Wednesday, 22 January 2014

Ministry of Funny Walks, anyone?


Waddling gait
Type: Term
Definitions:
1. rolling gait in which the weight-bearing hip is not stabilized; it bulges outward with each step, while the opposite side of the pelvis drops, resulting in alternating lateral trunk movements; due to gluteus medius muscle weakness, and seen with muscular dystrophies, among other disorders.


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I walk like a penguin.  No kidding - I do!  I seem to roll from side to side, no longer able to walk at a brisk pace.  I lag behind my daughters when we're out, struggling to keep up, and feeling very much the old woman that I'm actually not.  OK, I'm 63 but that's not old in today's terms.  My brain thinks it's still in it's 30's.  Other areas of my anatomy hover psychologically around the 45 mark.  My left foot however, thinks it's 90!

Have you ever watched how other people walk?  Do you consider your own way of walking to be normal?  I used to think I walked normally until about 6 years ago when I became aware of a pain in my left foot.  Now, I've always been quite sensible about my footwear due to being about 5 inches taller than the average woman.  I'm aware that being 5' 10" can be a bit intimidating to some, so killer heels made me look like a control freak.  A Dominatrix according to my gleeful husband, but let's not go there JUST yet! 

So, trainers at weekends, low wedges or lace-ups for work.  A visit to the GP resulted in an appointment with a podiatrist.  "Plantar Fasciitis!" - the podiatrist declared. "Here have some insoles," and handed me two plastic contraptions to put in my shoes.  I persevered with them for months only to find that the pain got worse.  Several return visits to the GP then saw me ricocheting between the podiatrist for different orthotics,  and the physiotherapist for stretching exercises to try and strengthen the muscles.  With determined effort and more perseverance I had the pain to a manageable level.  Maybe I could ditch the trainers and lace ups.  Maybe even try a Zumba class?

Delightedly, I figured it might be time to test myself in a pair of heels.  I had some lovely shoes that were consigned to the back of the wardrobe...... classy black patent courts, kitten heeled sling backs, silver sparkly sandals with crystal butterflies at the ankle, even some cage shoes, but like I wrote earlier - let's not go there JUST yet.  *Grins*.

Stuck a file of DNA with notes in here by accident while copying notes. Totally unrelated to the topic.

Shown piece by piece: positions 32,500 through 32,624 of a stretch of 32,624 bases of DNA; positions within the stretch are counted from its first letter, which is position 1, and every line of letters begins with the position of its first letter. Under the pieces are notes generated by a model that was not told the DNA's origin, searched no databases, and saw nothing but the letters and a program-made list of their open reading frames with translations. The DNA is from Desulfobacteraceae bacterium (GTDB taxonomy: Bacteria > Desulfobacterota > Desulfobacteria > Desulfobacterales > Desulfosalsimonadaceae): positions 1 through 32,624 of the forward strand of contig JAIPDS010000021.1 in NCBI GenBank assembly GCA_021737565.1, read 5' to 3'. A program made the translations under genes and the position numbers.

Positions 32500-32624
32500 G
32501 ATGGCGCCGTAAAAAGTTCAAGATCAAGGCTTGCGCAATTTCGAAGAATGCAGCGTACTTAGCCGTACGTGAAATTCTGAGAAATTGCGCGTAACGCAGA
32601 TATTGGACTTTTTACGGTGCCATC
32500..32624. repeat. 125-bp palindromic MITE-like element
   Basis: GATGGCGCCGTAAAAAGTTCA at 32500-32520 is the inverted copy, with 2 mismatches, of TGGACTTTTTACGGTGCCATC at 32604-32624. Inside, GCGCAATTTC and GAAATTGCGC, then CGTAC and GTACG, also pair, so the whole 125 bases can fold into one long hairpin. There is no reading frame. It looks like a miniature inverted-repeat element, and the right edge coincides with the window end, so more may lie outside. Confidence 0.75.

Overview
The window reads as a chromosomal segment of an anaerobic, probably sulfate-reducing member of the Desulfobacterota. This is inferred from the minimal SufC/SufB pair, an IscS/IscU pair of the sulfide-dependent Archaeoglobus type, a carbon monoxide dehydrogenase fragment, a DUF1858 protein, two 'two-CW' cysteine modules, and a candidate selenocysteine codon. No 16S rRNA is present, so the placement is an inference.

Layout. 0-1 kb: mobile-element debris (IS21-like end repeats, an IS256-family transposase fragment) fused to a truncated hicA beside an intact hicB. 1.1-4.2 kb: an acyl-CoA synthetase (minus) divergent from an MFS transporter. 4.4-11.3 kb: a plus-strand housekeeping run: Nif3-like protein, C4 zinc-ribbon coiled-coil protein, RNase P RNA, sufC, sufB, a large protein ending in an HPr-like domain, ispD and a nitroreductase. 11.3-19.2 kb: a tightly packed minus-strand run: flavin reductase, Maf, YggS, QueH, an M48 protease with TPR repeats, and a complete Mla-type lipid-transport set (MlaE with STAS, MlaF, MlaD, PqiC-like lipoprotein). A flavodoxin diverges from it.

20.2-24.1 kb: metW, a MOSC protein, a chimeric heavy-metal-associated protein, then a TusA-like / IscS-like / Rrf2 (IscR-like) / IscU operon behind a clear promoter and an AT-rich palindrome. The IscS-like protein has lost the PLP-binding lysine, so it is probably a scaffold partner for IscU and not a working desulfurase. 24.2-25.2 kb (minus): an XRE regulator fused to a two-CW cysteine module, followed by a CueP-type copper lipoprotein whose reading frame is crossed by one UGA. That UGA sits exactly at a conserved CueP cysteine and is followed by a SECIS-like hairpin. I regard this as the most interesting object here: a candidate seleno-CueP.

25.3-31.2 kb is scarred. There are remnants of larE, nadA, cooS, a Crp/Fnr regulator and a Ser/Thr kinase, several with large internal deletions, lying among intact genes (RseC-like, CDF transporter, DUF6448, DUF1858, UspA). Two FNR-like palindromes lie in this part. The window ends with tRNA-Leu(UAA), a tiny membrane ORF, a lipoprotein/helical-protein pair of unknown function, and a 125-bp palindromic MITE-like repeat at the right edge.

As it happened, not long after I'd been wondering if I dare try out some 'normal' shoes, a Christmas party opportunity turned up giving me a chance to get dolled up big style!  I'd had a black velvet one-sleeved maxi dress with a long slit up the side that I'd been nurturing for a year or more, so if my foot behaved itself I could wear the sparkly butterfly sandals and my precious dress.  I didn't have a Plan B for this occasion so if the foot was going to be a problem, then sod it, I wasn't bloody well going.

I test drove the sandals.  OK just standing in them wasn't too bad at all.  Spurred on by some cautious confidence, I decided to walk the length of my living room.  That was decidedly trickier.  I felt like a bloke in drag as I tootled along, wincing here and there as little stabs of pain began in my foot.  They subsided after a while and the walking got marginally easier.  I was proper made up at the prospect of not only getting to the party, but going all glammed up as well. 

Cutting a long story short, I really enjoyed the party.  I felt wonderful with my long hair waved and twirled, make up done and dress and sandals comfortable. I met with friends, who passed nice compliments on my dress and glitzy footwear.  But you know how it is with parties, as the evening wears on the room gets warmer and feet begin to swell.  One after the other of us were easing off the tight shoes and consigning them to under the table, me being the first.

Giddily, I left the hotel at the end of the evening with my shoes in my hand as I laughingly made my way in bare feet over the gravel drive to the transport home. Thankfully me and my feet were slightly anaesthetised  by several glasses of wine so where's there's no sense, there's no feeling either!

The following day I soon realised my foot pain had been aggravated by the events of the previous evening.  In fact it took months to settle again during which time my repertoire of swear words increased dramatically, as did my levels of grumpiness.

To be continued :-)

2 comments:

  1. Brilliant post! I'm looking forwards to reading more

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    1. Thank you very much. You comment is hugely appreciated :-D

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